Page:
Later that night, I was still thinking about it, embarrassed that I couldn't offer the students an decent explanation for the riddle. There were drawings of all different coins and a paper dollar on the side of the page, which seemed like semiotics, but only added to my confusion. Finally I realized the answer, though too late to clarify it for the students. This is one example I can think of in real life where semiotics were not a helpful means of communication for me and only distracted me from thinking of the correct answer to the puzzle. Nevertheless, I see that a comic's use of semiotics can be beneficial to the type of art they are creating. I am likely not going to rush to Barnes and Noble in search of comic books, but I am so glad glad McCloud opened my eyes to understanding them.

Sunday, March 22, 2009

Understanding Comics

Cory Matheny
Prof. Ellis
Literary Analysis
March 22, 2009
The central focus of “Scott McCloud’s Understanding Comics: The Invisible Art” seems to be an articulation of the origins and potential significance of, what he calls, ‘closure.’ For McCloud, the idea that comics mimic the processes of everyday cognition through the process of closure makes comics a unique media. As McCloud notes, Marshal McLuhan first theorized that comic books were one of two “cool” media – media that has the ability to ‘involve’ the audience. This phenomenon thus makes comics as a unique media that deserve more than passing pop-culture recognition.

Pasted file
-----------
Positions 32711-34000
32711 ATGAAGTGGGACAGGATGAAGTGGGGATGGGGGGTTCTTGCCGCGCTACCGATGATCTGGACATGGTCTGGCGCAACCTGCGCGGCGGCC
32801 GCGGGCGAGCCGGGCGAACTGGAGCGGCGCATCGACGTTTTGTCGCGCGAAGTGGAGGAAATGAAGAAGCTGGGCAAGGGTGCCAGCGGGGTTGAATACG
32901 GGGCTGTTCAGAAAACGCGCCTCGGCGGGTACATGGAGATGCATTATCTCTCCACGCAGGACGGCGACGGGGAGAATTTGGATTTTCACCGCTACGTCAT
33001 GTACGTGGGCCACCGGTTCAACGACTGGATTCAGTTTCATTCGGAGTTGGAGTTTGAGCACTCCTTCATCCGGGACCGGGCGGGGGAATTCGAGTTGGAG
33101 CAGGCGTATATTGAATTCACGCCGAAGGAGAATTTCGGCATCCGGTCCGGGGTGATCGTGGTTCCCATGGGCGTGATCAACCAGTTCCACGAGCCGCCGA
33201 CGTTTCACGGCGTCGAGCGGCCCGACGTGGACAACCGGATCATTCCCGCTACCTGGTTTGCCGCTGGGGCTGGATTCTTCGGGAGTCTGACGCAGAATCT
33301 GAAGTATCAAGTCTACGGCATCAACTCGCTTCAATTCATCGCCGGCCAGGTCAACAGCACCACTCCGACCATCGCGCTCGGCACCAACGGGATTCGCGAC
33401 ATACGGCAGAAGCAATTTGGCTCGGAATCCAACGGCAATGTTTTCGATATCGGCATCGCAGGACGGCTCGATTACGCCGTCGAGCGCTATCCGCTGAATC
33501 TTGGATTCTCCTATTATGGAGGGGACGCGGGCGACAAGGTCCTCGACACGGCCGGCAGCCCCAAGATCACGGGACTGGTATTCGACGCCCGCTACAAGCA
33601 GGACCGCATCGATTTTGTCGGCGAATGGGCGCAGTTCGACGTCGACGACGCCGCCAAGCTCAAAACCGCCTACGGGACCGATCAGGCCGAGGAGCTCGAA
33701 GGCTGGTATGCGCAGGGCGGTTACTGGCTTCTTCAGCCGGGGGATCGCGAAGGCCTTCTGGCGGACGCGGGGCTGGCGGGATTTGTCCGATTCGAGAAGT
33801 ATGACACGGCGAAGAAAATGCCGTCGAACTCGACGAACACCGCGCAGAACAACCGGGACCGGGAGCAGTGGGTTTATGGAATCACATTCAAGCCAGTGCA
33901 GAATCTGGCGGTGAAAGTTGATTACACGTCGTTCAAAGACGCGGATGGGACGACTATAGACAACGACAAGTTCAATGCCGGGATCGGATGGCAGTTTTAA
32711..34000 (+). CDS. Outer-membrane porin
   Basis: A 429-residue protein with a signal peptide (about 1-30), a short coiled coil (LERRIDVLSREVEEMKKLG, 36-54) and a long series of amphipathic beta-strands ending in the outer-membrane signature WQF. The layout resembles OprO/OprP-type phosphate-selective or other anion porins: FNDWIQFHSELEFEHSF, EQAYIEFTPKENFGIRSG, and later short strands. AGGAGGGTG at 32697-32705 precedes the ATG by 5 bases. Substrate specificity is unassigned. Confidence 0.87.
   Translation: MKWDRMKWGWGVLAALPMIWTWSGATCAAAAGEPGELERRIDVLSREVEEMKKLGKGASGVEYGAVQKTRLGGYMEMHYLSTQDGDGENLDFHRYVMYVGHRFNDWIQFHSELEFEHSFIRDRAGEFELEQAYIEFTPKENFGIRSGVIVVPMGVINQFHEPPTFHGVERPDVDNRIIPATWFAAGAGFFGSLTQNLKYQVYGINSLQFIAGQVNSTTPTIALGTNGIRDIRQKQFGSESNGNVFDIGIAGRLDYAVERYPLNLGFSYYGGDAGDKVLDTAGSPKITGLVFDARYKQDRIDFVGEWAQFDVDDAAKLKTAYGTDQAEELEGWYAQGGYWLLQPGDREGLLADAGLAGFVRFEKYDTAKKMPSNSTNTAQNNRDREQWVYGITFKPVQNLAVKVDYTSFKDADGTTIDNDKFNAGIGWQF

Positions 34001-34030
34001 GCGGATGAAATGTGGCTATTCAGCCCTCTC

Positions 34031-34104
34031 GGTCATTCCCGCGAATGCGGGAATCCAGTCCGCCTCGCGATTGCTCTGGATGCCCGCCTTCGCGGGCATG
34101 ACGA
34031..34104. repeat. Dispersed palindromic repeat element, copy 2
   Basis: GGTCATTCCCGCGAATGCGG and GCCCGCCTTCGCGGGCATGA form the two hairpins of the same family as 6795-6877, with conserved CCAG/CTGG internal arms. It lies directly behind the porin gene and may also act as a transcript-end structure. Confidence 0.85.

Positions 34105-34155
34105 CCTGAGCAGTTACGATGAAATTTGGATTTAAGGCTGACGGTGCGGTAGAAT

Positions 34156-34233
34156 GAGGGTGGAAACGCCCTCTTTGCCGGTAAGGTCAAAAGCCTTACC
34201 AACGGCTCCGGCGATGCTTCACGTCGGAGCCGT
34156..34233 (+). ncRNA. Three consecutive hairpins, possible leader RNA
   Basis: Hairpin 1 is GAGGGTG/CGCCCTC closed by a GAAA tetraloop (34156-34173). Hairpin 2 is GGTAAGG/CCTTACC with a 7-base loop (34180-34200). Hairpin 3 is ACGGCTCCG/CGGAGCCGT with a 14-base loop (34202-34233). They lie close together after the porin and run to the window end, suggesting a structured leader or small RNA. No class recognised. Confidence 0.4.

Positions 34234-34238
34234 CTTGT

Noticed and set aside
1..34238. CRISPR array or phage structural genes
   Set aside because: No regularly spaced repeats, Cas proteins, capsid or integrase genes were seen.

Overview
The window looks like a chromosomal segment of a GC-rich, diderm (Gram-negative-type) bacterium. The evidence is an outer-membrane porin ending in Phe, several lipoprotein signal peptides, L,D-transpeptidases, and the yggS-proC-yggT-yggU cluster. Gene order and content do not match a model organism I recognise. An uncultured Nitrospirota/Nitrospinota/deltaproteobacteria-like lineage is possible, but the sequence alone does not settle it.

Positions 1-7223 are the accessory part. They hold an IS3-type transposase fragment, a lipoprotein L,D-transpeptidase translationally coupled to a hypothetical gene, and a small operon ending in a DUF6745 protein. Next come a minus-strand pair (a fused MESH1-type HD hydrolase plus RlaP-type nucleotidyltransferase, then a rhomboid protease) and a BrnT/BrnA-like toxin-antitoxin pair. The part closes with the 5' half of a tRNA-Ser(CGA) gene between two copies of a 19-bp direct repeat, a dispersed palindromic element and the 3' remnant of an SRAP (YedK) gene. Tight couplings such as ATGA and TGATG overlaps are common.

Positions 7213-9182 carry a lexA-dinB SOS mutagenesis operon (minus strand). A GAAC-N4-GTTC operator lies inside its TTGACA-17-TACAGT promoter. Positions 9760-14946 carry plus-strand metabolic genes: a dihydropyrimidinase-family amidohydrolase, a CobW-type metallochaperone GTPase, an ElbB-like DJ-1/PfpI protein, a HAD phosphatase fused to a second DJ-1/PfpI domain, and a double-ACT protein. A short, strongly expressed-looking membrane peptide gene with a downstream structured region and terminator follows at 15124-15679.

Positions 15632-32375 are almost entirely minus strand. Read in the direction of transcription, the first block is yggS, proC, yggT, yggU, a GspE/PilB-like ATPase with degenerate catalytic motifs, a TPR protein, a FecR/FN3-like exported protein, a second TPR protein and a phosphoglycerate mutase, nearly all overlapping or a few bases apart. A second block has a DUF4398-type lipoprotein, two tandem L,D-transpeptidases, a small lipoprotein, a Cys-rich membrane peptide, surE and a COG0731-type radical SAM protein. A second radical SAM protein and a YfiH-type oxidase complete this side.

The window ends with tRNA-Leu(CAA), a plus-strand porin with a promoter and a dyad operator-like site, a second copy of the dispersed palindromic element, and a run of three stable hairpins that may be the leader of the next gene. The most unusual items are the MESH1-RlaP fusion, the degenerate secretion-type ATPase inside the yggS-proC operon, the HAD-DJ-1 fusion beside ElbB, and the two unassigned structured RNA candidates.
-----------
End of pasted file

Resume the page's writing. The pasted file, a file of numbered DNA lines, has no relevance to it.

Because of the process of closure the mind is forced to ‘fill-in’ the gaps and thus requires the mind to build a bridge, so to speak, from one frame to the next. This bridge which is built over the ‘gutter’ of the comic actually helps the mind to understand the flow of the strip, and to remain engaged in the process of reading. Because the mind is permitted to fill-in the gutter with whatever fill it chooses, the mind, according to McCloud, actually finds the movement from event to event, or scene to scene, less contrived that a ‘traditional’ media: the mind understands the movement of characters or plot as it deems appropriate. Further, because the mind is granted the power of choice it is continually involved in the process of creation. In this way the strip is never fully complete. Further, one could argue that a comic strip is an infinitely unfinished effort because the ‘final’ work is always and continually reinterpreted by each viewer.
Similarly, the comic strip ‘forces’ the reader in ‘involve’ themselves into the story because they are continually, and in varying ways, invited to envision themselves as the comic. McCloud notes that artists like Art Spiegelman purposefully place masks onto their characters so that the reader may understand that character from an infinite number of perspectives: the reader is invited to project h/er own expectations onto the character present in the work. However, as McCloud also mentions, the reader can be alienated from the same character or object if the artist chooses to ‘objectify’ the agent. According to McCloud, this is often done by providing the object with an abundance of detail relative to the background against which it may be placed. Thus, the artists may manipulate the reader and force/ allow the individual to be either active or passive in their participation depending on what the artists deems appropriate.